“… Batya saw the child … crying. She took pity on him and said: ‘This is one of the Jewish boys’” (Shemos 2:6).
We learn that the Jewish people who are characterized with the unique traits of being merciful, possessing a sense of shame, and doing acts of kindness, can ignite those same traits within others. Batya understood that since her compassion had been kindled, the child she saw must be Jewish.
Rav Gamliel observes that one must appreciate his powerful ability to engender compassion in the world, whether in awakening the sympathy of another individual or arousing the Divine mercy, as the verse (Tehillim 34:7) states, “This poor man calls and Hashem hears, and He saves him from all his troubles.” Our Sages tell us that all prayers make a strong impression in the Heavens and are answered. It is possible, however, that one may need to wait for the answer or may not understand the response.
The Torah relates (Shemos 2:23), “… the king of Egypt died, and Bnei Yisroel groaned because of the work and they cried out, and their cry ascended to Hashem …” Hashem had told Avraham Avinu at the Bris bein Habesarim (Covenant of the Parts) that the Jewish people would be enslaved and oppressed for 400 years. Although only 210 years had elapsed, the cries and prayers were very effective, as the next pasuk states, “Hashem heard their moaning and He remembered His covenant … ”
To all appearances, though, the situation of the Jewish people only seemed to deteriorate further, and one could think that the prayers had a negative impact, as the Torah relates. In fact, Moshe complained to Hashem (Shemos 5:22), “Why have You harmed this people? Why have You sent me? From the time I came to Pharaoh to speak in Your Name he has done evil to this people and You have not saved Your people.”
It is only then that Hashem responded, “Now you will see what I shall do to Pharaoh.”
A person should never be disheartened about the effectiveness of his prayers. The Talmud (Rosh Hashanah 18a) speaks of R’ Meir, who cited the feasibility of two individuals who were ill with the same sickness, yet one recovered and one did not. How could this happen? R’ Meir explained that one prayed with his whole heart and was answered, while the other did not pray with his whole heart and was not answered.
R’ Eliyahu Lopian asks: They knew their lives were in mortal danger. Wouldn’t they both devote themselves to sincere and fervent prayer, and ensure that there were no interruptions or intrusions in their thoughts?
We learn from here that praying with one’s whole heart encompasses more than deep kavanah (intent and concentration). It is an absolute belief and faith that one’s prayers can redeem the individual and save him from death or another adverse consequence.
We say every day in Ashrei, “Hashem is close to all who call upon Him, to all who call upon Him sincerely.” R’ Lopian offers a parable to explain this inconsistency.
On the date of his birthday, Czar Nikolai of Russia had the custom of opening the gates of his palace to the public. He allowed anyone to come in and make a request of him, which he would try to fulfill. There was only one condition. The petitioner had to be able to speak Russian, and could not use the services of an interpreter to make his request. One could not have his appeal realized merely by being in the presence of the czar.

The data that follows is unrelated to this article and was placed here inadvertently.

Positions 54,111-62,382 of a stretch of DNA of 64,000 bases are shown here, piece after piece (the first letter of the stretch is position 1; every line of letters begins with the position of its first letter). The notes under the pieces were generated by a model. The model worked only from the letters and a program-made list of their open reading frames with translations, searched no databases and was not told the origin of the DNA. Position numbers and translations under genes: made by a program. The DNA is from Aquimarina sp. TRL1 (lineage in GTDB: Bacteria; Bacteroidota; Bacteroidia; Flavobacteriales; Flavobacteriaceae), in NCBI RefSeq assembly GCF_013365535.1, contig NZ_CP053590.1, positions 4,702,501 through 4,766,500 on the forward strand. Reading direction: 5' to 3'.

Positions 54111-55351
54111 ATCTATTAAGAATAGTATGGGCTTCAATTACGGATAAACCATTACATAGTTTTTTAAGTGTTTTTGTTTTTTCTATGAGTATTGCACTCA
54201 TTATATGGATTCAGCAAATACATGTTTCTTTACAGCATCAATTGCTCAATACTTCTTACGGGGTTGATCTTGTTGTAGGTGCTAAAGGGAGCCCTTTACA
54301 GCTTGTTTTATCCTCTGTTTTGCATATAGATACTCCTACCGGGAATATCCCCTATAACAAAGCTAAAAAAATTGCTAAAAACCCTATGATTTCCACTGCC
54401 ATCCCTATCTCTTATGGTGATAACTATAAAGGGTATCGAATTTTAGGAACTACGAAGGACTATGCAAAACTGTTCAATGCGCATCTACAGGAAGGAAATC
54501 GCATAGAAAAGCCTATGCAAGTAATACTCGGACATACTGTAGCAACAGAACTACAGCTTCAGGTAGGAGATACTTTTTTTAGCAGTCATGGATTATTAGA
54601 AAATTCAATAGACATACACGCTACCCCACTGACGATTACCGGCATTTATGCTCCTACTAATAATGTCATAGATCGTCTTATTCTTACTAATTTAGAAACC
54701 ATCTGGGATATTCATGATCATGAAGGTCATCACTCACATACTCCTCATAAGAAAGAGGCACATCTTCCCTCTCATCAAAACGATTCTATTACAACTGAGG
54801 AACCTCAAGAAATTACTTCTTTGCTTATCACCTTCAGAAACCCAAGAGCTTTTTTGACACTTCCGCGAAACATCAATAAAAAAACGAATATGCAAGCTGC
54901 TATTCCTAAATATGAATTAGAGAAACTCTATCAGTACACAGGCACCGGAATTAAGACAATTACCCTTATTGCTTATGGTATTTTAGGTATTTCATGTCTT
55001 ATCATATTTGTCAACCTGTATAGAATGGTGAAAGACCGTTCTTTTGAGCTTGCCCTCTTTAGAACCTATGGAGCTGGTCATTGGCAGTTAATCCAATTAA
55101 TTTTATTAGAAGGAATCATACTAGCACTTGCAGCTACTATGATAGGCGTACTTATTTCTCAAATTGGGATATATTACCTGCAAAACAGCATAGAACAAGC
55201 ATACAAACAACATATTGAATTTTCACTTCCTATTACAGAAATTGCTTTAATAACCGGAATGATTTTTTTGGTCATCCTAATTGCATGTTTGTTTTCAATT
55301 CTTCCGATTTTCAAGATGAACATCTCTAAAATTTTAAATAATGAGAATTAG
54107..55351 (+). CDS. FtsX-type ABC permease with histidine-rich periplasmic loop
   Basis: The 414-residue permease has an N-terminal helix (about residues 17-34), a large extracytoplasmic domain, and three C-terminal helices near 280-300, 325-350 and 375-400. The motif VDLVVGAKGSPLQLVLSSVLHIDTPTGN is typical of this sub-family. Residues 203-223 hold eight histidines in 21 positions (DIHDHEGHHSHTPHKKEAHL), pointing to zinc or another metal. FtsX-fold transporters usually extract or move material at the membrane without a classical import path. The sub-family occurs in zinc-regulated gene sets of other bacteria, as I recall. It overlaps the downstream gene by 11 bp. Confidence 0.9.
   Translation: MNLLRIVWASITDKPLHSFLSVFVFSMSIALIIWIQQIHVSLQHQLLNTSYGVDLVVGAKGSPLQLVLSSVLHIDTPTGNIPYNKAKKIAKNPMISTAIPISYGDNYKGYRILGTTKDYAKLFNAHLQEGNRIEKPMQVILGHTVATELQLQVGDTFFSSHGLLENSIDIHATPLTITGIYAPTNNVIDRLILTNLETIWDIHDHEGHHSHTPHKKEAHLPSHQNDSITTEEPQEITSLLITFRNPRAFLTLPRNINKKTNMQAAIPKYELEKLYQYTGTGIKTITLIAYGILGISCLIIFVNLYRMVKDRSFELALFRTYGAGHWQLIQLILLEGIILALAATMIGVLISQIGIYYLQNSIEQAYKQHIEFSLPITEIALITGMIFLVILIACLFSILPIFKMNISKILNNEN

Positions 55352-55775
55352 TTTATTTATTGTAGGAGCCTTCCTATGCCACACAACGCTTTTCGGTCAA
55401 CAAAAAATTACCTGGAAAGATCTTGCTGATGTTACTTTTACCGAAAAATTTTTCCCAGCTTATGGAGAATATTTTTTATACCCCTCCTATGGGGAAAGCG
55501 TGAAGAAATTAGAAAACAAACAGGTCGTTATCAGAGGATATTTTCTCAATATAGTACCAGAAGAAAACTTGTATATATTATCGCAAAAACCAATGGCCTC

Similarly, Hashem is close to everyone who calls upon Him, but one must speak to Hashem with sincerity to achieve the desired results.
‘Why Don’t You Pray?’
A malevolent and anti-Semitic person who worked in the home of one of the Jewish families in town stole money from a government official. He hid the empty purse in his employer’s home, and when it was found the Jew was brought to judgment and sentenced to death.
When the Ksav Sofer, the son of the Chasam Sofer, was informed about this turn of events, he was very shaken. He knew that the framed individual was innocent and was an upstanding member of the community. Many askanim tried to intervene, but they were unsuccessful. The Ksav Sofer then personally traveled to the city to intercede with the powers that be, but no one would listen and no one believed him.
The Ksav Sofer returned to Pressburg, his hometown, the afternoon before the scheduled execution, discouraged by his lack of success. As he contemplated what else could be done to save the man, he fell asleep from sheer exhaustion.
As he slept, his father, the great Chasam Sofer appeared to him. He had promised that if there was ever a time when his son needed help, he would come to help him. The Chasam Sofer called out to his son: How is it possible that a Jew will be killed, leaving behind a wife and family, and you’re sleeping? Why are you not trying to help him?
The Ksav Sofer became very agitated hearing his father’s reproach and began to cry: I have tried everything. What have I neglected to do?
The Chasam Sofer admonished him. “Why don’t you pray? At such a time you don’t lie down to sleep. You must shake up the Heavens with your prayer. You must bang on the gates of Heaven until Hashem has mercy. You don’t sleep now!”
The Ksav Sofer awoke, and immediately alerted all the members of the community – men, women and children – to gather in the main shul to pour out their hearts in prayer to Hashem. He pleaded with them to beseech Hashem, with unfaltering faith in His salvation, for an annulment of the death sentence. The assemblage heeded the words of the Ksav Sofer, and their cries pierced the Heavens.
When dawn arrived, the decree had been rescinded. Overnight, the police had received a tip from one of the thief’s partners. When they searched the house, they found the stolen money that had been hidden. The thief was taken to jail, and the Jew was freed.
All the inhabitants of the city witnessed firsthand the efficacy of sincere prayer that had the power to abolish a sealed decree.